Public libraries have particular legal and ethical obligations and expectations to fulfil in providing Internet services. Key considerations are the obligation to safeguard children and the expectation that a public library is a safe and inclusive place (Leckie and Hopkins, 2002). Public concern for children is also reflected in commercial provision of filtered Wi-Fi: being a member of the friendly Wi-Fi scheme can be a commercial benefit for these Wi-Fi access providers. However, there is also the question of the core purpose of a public library, which is to provide access to information for all, for the benefit of members of the community who would not otherwise have access to that information (Goulding, 2006).

Most of the public library survey respondents filter access to content online. The major Internet service providers also filter their services. Public libraries are part of local government authorities which also provide education and social services and have legal as well as corporate responsibilities to protect children. Commercial service and access providers may not have the same legal responsibilities but they are still subject to moral pressure by parents and government to filter access to content available via Internet connections.

The MAIPLE research indicates similarity in the categories of material blocked by public library and commercial public Wi-Fi services. While libraries providing their own Wi-Fi networks can potentially apply different levels of filtering according to member categories, it may be possible for children to see ‘adult’ content on the screens of mobile devices if Wi-Fi connections are available freely throughout library spaces. If they use commercial service providers, they may not have (willingly or not) any control over how Wi-Fi access is filtered. Commercial Wi-Fi service and access providers may not be concerned over issues of freedom of access to lawful content for adults. It could be argued that if public library authorities apply the strictest filtering for all users of Wi-Fi connections, they are infringing people’s fundamental right to receive and impart information. The obligation of public libraries to protect children and to be a safe place for them effectively overrides the right of adults to access to lawful information without undue hindrance.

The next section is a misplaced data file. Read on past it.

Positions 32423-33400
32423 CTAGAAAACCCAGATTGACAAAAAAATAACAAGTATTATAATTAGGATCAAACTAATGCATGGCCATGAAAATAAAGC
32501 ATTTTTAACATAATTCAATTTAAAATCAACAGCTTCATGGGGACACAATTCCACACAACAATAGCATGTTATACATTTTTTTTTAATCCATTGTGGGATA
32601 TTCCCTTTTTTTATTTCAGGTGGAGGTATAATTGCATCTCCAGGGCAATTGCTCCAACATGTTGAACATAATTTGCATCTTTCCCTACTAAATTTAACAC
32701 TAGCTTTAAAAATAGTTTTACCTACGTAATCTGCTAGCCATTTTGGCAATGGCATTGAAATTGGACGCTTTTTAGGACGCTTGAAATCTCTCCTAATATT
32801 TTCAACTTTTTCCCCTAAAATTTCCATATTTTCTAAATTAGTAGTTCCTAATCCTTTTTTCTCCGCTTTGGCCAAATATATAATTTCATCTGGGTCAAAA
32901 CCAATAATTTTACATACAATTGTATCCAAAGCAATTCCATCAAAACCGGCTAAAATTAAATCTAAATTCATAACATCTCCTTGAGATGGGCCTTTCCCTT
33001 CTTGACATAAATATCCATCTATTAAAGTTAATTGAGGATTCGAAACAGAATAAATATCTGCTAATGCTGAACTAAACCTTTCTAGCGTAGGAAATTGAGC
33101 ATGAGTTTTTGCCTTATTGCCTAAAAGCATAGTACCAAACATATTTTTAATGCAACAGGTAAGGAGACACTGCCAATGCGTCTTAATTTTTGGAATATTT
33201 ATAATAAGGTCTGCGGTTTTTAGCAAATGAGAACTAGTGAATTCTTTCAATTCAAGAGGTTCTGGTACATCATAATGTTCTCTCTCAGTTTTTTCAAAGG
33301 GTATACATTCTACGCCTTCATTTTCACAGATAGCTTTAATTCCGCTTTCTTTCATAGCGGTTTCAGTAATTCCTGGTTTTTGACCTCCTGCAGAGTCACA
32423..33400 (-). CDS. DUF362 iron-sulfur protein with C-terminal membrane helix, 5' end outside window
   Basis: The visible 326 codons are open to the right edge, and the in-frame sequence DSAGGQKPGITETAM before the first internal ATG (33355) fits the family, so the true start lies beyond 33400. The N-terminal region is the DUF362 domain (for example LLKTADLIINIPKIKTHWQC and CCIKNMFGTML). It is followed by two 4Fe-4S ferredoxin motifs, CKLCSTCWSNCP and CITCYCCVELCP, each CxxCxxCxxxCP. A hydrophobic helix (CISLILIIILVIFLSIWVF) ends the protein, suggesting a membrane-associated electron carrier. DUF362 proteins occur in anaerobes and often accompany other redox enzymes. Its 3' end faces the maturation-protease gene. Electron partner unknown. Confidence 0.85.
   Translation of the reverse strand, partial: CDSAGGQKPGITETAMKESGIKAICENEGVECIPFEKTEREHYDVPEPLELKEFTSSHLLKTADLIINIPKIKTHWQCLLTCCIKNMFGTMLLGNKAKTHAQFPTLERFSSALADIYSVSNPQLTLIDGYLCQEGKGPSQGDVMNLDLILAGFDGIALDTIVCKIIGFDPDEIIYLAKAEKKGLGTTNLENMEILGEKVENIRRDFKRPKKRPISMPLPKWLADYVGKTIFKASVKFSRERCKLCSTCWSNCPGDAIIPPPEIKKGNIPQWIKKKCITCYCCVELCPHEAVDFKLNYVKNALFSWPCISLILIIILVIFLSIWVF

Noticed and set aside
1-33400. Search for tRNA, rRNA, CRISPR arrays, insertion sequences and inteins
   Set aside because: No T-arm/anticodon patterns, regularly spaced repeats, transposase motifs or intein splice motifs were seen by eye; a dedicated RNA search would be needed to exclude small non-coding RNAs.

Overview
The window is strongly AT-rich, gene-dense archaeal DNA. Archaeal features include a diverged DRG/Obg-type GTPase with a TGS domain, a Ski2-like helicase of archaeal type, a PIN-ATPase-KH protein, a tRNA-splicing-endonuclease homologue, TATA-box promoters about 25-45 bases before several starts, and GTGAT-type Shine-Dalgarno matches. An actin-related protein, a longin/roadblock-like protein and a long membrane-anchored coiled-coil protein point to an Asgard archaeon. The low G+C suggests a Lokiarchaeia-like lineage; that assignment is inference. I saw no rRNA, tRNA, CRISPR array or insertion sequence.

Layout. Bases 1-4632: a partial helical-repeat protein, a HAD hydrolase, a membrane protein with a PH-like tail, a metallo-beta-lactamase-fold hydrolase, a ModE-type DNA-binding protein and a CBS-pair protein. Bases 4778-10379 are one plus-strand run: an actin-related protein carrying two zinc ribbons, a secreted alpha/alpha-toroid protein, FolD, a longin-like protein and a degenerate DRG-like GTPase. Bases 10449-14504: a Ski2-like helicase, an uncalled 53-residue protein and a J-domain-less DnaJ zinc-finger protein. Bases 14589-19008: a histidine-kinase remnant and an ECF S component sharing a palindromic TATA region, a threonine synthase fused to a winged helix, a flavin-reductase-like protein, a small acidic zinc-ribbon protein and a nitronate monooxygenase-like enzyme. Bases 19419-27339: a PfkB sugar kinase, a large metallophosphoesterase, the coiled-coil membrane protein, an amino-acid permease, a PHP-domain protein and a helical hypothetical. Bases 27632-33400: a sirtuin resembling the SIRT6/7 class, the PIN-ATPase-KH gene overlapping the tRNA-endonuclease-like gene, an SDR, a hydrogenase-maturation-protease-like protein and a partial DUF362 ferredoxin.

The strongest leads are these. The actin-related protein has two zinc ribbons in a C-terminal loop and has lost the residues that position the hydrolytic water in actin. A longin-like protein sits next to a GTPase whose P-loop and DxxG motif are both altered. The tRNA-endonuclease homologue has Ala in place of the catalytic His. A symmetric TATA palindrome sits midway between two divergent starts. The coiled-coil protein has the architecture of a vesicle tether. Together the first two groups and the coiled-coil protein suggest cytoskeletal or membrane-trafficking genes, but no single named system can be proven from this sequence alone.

Evidence from the MAIPLE case studies shows acceptance of filtering by library staff and users, even if this acquiescence is sometimes reluctant. The participating library authorities in the project do provide opportunities for users to complain if they feel that something has been blocked in error and to ask for it to be unblocked. This is not clearly the case for the commercially provided public Wi-Fi services. Indeed, the O2 approach is more or less take it or leave it. The responses from survey and case study participants indicate that the process of having sites unblocked is not as straightforward as it might be and decisions could be made closer to the point of use. The research findings suggest that public library authorities are prepared to accept these restrictions to maintain public libraries as safe and trusted public spaces.


It is not clear from the data collected during the MAIPLE project that public libraries have much to learn from public Wi-Fi providers. In some ways, the public library services are better managed and more concerned with the best interests of the users, particularly when it comes to security and targeting users for marketing purposes. This is understandable given the different purposes of public libraries and commercially provided public Wi-Fi.

Some public library authorities use external service providers in the same way that businesses do and this may well increase over time. If this happens, library authorities may not have direct control over filtering, which may have freedom of expression implications for users depending on agreements between authorities and Wi-Fi providers.

Filtering of Internet content in libraries arguably goes against the professional ethics of librarians. The point could be made that libraries have always censored; they have never been able to provide access to everything and they have sometimes chosen to exclude material from their collections. This argument does not really justify filtering Internet access, because it is possible to provide access to all lawful material that is publicly available on the Internet. As highlighted in one of the project case studies, public library authorities could devote attention to library space design and seating arrangements to address the difficulties raised by wireless access to library Internet connections.